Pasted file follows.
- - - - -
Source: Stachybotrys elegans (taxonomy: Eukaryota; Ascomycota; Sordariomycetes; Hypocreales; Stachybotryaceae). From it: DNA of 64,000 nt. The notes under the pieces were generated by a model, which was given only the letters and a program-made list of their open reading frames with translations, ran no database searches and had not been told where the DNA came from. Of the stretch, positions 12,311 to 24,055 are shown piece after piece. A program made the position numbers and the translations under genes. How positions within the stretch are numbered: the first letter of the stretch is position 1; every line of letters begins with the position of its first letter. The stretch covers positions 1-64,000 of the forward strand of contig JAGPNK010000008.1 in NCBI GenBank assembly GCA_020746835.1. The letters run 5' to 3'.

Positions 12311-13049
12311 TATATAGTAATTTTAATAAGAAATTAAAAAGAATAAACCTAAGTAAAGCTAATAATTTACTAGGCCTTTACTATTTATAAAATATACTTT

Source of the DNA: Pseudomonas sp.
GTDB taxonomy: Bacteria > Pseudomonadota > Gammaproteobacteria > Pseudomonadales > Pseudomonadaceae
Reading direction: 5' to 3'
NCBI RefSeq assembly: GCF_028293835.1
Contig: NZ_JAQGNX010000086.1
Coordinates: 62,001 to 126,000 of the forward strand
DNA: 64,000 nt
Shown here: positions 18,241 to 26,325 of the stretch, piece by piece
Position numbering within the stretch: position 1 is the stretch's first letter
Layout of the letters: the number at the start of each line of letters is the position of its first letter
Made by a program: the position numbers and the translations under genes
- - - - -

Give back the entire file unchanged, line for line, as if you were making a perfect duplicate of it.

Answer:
Source: Stachybotrys elegans (taxonomy: Eukaryota; Ascomycota; Sordariomycetes; Hypocreales; Stachybotryaceae). From it: DNA of 64,000 nt. The notes under the pieces were generated by a model, which was given only the letters and a program-made list of their open reading frames with translations, ran no database searches and had not been told where the DNA came from. Of the stretch, positions 12,311 to 24,055 are shown piece after piece. A program made the position numbers and the translations under genes. How positions within the stretch are numbered: the first letter of the stretch is position 1; every line of letters begins with the position of its first letter. The stretch covers positions 1-64,000 of the forward strand of contig JAGPNK010000008.1 in NCBI GenBank assembly GCA_020746835.1. The letters run 5' to 3'.

Positions 12311-13049
12311 TATATAGTAATTTTAATAAGAAATTAAAAAGAATAAACCTAAGTAAAGCTAATAATTTACTAGGCCTTTACTATTTATAAAATATACTTT

Source of the DNA: Pseudomonas sp.
GTDB taxonomy: Bacteria > Pseudomonadota > Gammaproteobacteria > Pseudomonadales > Pseudomonadaceae
Reading direction: 5' to 3'
NCBI RefSeq assembly: GCF_028293835.1
Contig: NZ_JAQGNX010000086.1
Coordinates: 62,001 to 126,000 of the forward strand
DNA: 64,000 nt
Shown here: positions 18,241 to 26,325 of the stretch, piece by piece
Position numbering within the stretch: position 1 is the stretch's first letter
Layout of the letters: the number at the start of each line of letters is the position of its first letter
Made by a program: the position numbers and the translations under genes